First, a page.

San Francisco Mayor Announces Stricter Law Enforcement Measures to Combat Crime and Drug Use

At a press conference on Tuesday, San Francisco Mayor London Breed (D-Calif.) announced several proposals to increase the police department’s enforcement capabilities, crack down on looting, and fight the spread of drugs in the city, ABC News reports.

With the chief of police and other public safety personnel in attendance, Mayor Breed announced that she would introduce legislation to allow police officers greater and more immediate access to surveillance video footage that provides valuable evidence in certain crimes. Another proposal Breed made Tuesday aims to make it harder for looters and shoplifters to resell stolen goods.

In addition, Breed declared that the city would take emergency measures to combat the spread and use of drugs in the city’s Tenderloin neighborhood, one of the most crime-infested areas of the city, where residents have long complained about the violent behavior of drug dealers and other criminals that have often gone unpunished, as well as the streets being littered with needles and human feces.

“What I’m proposing today, and what I will be proposing in the future will make a lot of people uncomfortable,” Breed admitted, “and I don’t care. We are past the point where what we see is even remotely acceptable.” Breed further called for San Francisco to become “less tolerant of all the bullsh** that has destroyed our city.”

The mayor’s announcement was met with mixed reactions in the extremely liberal city, one of the bastions of the “defund the police” movement and other far-left agendas that believe criminal behavior such as drugs and looting should be tolerated.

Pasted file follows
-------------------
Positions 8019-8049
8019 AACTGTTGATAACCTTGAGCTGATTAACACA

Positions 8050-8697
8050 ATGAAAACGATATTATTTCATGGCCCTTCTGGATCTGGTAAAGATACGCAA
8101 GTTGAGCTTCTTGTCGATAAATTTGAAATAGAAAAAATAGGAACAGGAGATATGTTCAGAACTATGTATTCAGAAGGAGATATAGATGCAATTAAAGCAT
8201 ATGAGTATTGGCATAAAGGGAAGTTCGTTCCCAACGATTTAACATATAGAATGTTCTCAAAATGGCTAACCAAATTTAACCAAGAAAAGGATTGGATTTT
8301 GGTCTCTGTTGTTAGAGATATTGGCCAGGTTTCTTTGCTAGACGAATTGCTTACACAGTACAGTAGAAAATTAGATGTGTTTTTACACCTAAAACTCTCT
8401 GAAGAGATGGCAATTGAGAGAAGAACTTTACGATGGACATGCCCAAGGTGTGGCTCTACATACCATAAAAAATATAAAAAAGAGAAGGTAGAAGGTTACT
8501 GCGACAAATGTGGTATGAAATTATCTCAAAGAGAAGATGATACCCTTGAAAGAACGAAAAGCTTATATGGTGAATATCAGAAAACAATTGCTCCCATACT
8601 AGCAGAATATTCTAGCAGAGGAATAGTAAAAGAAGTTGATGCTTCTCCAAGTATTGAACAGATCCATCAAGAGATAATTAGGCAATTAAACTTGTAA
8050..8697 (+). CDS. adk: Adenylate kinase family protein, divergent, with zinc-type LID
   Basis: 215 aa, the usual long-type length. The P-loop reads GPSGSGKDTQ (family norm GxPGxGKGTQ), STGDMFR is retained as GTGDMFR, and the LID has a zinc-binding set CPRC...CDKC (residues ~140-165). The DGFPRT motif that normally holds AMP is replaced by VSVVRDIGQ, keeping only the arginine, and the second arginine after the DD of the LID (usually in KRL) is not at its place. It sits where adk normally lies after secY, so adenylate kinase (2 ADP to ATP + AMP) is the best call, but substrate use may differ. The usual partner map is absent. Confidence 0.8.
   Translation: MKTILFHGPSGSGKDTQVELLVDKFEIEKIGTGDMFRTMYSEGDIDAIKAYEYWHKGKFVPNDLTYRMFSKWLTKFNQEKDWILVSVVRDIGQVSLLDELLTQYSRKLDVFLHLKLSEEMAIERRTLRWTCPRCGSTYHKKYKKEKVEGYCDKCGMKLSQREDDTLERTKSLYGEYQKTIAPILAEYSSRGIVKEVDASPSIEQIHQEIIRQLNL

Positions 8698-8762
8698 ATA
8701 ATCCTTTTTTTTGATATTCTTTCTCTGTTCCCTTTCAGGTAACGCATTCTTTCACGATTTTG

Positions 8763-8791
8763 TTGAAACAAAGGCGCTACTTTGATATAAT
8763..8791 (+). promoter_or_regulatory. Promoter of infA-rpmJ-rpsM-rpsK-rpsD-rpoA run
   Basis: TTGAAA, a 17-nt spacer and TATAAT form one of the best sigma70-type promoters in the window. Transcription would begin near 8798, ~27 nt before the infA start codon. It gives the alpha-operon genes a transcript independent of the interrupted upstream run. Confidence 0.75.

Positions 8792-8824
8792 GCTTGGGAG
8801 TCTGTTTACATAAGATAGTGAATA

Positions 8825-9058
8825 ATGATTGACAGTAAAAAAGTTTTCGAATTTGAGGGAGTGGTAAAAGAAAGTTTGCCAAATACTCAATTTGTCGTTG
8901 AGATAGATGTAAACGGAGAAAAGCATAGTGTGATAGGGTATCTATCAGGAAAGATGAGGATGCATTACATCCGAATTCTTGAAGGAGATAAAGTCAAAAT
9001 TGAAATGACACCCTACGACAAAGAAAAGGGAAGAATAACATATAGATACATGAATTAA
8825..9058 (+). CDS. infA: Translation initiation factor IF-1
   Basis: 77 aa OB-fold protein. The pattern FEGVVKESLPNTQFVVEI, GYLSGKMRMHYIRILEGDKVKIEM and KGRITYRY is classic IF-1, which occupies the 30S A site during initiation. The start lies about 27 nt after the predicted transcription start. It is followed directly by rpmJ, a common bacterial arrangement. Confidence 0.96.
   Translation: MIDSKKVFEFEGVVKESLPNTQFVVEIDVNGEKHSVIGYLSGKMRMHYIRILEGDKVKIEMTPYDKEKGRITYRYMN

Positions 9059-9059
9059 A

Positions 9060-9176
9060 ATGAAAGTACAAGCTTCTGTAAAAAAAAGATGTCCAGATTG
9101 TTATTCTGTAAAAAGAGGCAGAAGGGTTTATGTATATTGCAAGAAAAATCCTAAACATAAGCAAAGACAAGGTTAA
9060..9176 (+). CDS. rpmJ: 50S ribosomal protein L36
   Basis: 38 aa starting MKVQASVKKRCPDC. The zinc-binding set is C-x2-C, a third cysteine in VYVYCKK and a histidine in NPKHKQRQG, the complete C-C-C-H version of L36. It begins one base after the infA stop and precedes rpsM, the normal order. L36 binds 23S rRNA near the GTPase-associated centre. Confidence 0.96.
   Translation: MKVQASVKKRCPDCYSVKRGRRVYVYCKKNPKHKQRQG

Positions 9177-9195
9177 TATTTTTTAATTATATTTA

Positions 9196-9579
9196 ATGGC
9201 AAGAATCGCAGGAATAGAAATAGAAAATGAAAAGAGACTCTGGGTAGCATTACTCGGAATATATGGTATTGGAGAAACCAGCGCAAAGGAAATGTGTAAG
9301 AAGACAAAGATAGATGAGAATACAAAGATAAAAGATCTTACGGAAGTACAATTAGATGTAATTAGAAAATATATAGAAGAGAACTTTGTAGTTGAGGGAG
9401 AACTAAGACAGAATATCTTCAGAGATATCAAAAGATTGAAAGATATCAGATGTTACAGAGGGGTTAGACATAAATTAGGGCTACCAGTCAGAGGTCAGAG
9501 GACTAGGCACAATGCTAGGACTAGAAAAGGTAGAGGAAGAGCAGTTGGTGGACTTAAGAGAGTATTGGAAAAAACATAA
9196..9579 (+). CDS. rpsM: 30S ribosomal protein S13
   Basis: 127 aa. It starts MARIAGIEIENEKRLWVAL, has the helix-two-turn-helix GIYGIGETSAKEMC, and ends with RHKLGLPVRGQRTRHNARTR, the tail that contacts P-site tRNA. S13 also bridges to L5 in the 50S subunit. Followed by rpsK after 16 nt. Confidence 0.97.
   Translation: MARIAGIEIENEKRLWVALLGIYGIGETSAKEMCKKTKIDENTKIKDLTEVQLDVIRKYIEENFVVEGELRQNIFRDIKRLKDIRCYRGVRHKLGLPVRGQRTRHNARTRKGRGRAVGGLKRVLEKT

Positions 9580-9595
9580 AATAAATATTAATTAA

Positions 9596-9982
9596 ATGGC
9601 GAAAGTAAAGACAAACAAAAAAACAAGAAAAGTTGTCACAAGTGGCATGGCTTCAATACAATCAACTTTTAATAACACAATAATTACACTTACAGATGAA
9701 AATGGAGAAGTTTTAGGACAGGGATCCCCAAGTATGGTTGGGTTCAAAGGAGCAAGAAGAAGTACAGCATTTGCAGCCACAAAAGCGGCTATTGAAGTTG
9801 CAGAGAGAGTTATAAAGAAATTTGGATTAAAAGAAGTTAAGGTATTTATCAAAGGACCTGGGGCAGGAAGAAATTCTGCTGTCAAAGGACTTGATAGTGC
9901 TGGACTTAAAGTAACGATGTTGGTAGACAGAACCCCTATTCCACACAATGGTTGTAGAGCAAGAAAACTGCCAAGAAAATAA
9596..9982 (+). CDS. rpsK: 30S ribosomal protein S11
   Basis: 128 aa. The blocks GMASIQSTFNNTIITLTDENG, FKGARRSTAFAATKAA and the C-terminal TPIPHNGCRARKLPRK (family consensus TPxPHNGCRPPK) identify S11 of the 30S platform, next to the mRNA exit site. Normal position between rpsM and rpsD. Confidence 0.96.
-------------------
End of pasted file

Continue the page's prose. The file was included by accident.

John Hamasaki, a defense lawyer based in San Francisco, claimed that “the situation in the Tenderloin isn’t ultimately going to be solved through more policing. It seems like we’re doing the same dance over and over and expecting different results.” Hamasaki instead advocated for the opening of a new drug consumption site where addicts can freely indulge in their habits.

But those who have actually experienced the situation in the Tenderloin, such as Randy Shaw, are tentatively supportive of Breed’s new initiative. Shaw, who is the executive director of the Tenderloin Housing Clinic for low-income residents, said that while he was “glad the mayor’s coming out like this…it’s really actions speak louder than words. We heard a lot of commitments, and now we have to make sure they happen.”

Breed’s announcement is the latest blow to the far-left movement to defund and abolish police departments across the country, or, at the very least, severely weaken their power. In the wake of George Floyd’s fentanyl overdose death in police custody last year, and the subsequent race riots all across the country, numerous cities have tried and failed to defund their police departments, only to either fail, or succeed but eventually reverse course after spikes in crime. Most recently, the city of Minneapolis, where Floyd’s accidental death occurred, completely restored the budget of their police department after initially reducing it last year.

About Eric Lendrum

Eric Lendrum graduated from the University of California, Santa Barbara, where he was the Secretary of the College Republicans and the founding chairman of the school’s Young Americans for Freedom chapter. He has interned for Young America’s Foundation, the Heritage Foundation, and the White House, and has worked for numerous campaigns including the 2018 re-election of Congressman Devin Nunes (CA-22). He is currently a co-host of The Right Take podcast.

Photo: (Photo by Melanie Stetson Freeman/The Christian Science Monitor via Getty Images)

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